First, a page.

Set yourself up to fail
If you read my blogs you will know how much I am against pushing to failure.…. MOST of the time. I do believe that pushing the body to a place outside of its comfort zone has its place, after all, in life we will find ourselves in that position every now and then, so it makes sense to have some exposure to it, but for the most part, I am all about building the body in a controlled, intelligent way.
The bodybuilder mentality for the average gym goer, in my opinion, is the wrong one but it is also probably the most common.
So lets look at two different ways of approaching a training set. For this example we will take the bench press as the exercise and 100kg as the weight. Both of our hypothetical trainees follow the same healthy diet, good sleep pattern etc.
They both have a true 10 rep max of 100kg, meaning they both fail when attempting to do an eleventh rep.
Trainee A: (traditional bodybuilding method)
Set 1. 10 reps = 1000kg volume lifted
Set 2. 8 reps = 800kg volume lifted (after a true max effort getting a second set of 10 so soon won’t happen)
Set 3. 6 reps = 600kg volume lifted (by the third set, he will be failing at around 6 reps)
Total reps 24 = 2400kg total volume lifted
He has pressed 2400kg but not only that, his Central Nervous System (CNS) is now completely smoked and if he does all exercises like this (common theme with a lot of people), it will be tired for quite some time and his following workouts will probably not be as effective as they could have been.
>Trainee B: (CNS strength based approach)
Set 1. 3 reps = 300kg
Set 2. 3 reps = 300kg
repeat for another 8 sets.
Total reps 30 = 3000kg total volume lifted.
So trainee B ends up pressing 600kg MORE than trainee A.
Not only that but as he never went near failure (he always stopped 7 reps before that point) his CNS has not been put into a state of stress. It is still heavy but as its only 3 reps his CNS accepts it as a safe, comfortable rep range and grants him the strength to complete it. He will be fresh enough to come in the next day and repeat a similar pattern (on different movements) without stressing the CNS.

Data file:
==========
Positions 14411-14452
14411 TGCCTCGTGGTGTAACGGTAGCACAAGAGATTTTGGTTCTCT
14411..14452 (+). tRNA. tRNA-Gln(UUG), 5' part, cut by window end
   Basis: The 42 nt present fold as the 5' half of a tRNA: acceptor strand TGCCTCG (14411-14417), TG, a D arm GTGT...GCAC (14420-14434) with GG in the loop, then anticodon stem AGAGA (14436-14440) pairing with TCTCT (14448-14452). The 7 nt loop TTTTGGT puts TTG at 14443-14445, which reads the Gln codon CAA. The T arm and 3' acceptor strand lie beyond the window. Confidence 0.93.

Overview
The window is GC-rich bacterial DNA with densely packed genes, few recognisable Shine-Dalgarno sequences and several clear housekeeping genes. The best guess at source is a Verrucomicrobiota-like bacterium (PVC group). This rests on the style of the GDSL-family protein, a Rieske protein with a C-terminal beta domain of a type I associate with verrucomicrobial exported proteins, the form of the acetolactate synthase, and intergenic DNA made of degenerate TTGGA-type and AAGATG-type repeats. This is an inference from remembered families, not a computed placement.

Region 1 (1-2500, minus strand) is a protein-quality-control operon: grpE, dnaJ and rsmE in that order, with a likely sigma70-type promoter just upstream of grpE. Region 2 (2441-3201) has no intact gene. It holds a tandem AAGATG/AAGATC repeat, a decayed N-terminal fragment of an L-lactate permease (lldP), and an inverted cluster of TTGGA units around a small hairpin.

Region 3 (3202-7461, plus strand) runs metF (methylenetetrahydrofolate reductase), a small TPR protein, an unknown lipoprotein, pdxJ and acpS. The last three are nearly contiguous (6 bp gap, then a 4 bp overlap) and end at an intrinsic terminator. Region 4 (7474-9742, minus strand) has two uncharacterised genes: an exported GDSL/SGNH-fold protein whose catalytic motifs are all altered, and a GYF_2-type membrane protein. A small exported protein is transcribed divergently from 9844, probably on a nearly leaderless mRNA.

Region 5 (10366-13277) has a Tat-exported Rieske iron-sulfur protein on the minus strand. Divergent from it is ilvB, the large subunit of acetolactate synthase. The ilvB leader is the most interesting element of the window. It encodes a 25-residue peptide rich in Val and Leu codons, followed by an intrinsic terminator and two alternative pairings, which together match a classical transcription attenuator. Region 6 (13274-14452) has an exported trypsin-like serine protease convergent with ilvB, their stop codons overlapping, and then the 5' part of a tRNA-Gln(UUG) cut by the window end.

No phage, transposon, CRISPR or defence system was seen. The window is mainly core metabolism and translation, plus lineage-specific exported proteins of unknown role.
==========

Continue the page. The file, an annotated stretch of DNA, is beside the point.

Let’s say both these trainees bench twice a week.
Trainee A attempts the same protocol. MAYBE he gets an extra 1 rep on set 2 and 3. His total volume has now increased to 2600kg. Meanwhile trainee B isn’t worried so he repeats the first days workout for a total of 3000kg once more.
So the weeks total ends with trainee A pressing 5000kg, plus an exhausted CNS, plus a whole load of negative hormonal responses.
Trainee B has a total of 6000kg. 1000kg MORE and none of these side effects.
Week 2 trainee A manages 10. 9. 7. for a total of 2600kg. Trainee B adds one more rep to each of his 10 sets so is now completing 10 sets of 4. He already has exposed his CNS to the sets of 3 twice, so it isn’t going to worry too much about an extra rep. Now he has completed a total of 4000kg. They both complete this workout twice this week and on the second session, we will say trainee A managed 10. 10. 8, which means 2800kg for a total of 5400kg.
Trainee B again repeats the workout for another 4000kg, bringing his total for that week to 8000kg a difference of 2600kg but once again, has never pushed close to failure and his CNS is becoming more and more confident about the ability to handle these loads.
In week three trainee A manages 3 sets of 10 on day 1, 3000kg and then on day 2 decides to increase the load to 105kg. He manages (Im being generous here) 10, 8, 7 = 2675kg
Trainee B adds another rep so presses a total of 5000kg both days for a total of 10,000kg pressed. Nearly DOUBLE of trainee A but again not going anywhere near failure.
Maybe the following week trainee B follows suit and increases his weight by 5kg but drops to 3 reps again for a total of 6,300kg that week. A naturally built in deload as although he has increased the weight on the bar, he has dropped his total poundage by quite a margin. Or maybe he stays at 100kg and just adds another rep to each set bringing the total volume lifted to 12,000kg but still he has never went near his 10 rep max and I can bet by this stage his 10rm is beyond 100kg.
My point being, trainee A is a representation of most guys that go to the gym. They want BIG muscles (chicks dig big muscles bro) and as bodybuilders have big muscles it makes sense to train like one, right?
WRONG! Bodybuilders train like bodybuilders because it is specific to their sport but it is also detrimental to the human body. Lack of mobility, muscle imbalances and joint damage are part and parcel of this game. Also bodybuilders can push their bodies a lot harder than the average guy because most are are usually on copious amount of steroids (this is not a statement of judgement, it is just stating a fact. Steroids are part of the sport).
Trainee B represents how most people SHOULD train. Training needs to be about improving the body. Increasing strength, improving mobility, dropping access body fat and leading to a better overall quality of health. By focusing on eating clean, training smart, moving more and getting at least eight hours sleep a night, then a great looking physique that is capable of what we ask of it becomes the byproduct of our effort.
Are there any benefits to training like a bodybuilder? Yes of course there are…. IF you are a bodybuilder, but If you aren’t, then don’t.
We believe that everyone can become stronger and move freely through lifting weights, improving their mobility and unlocking new movement patterns. Barbells, kettlebells, bodyweight and movement form the basis of our methods. The purpose of our programming is to improve you, not destroy you. We believe in better: Move better, look better, feel better.
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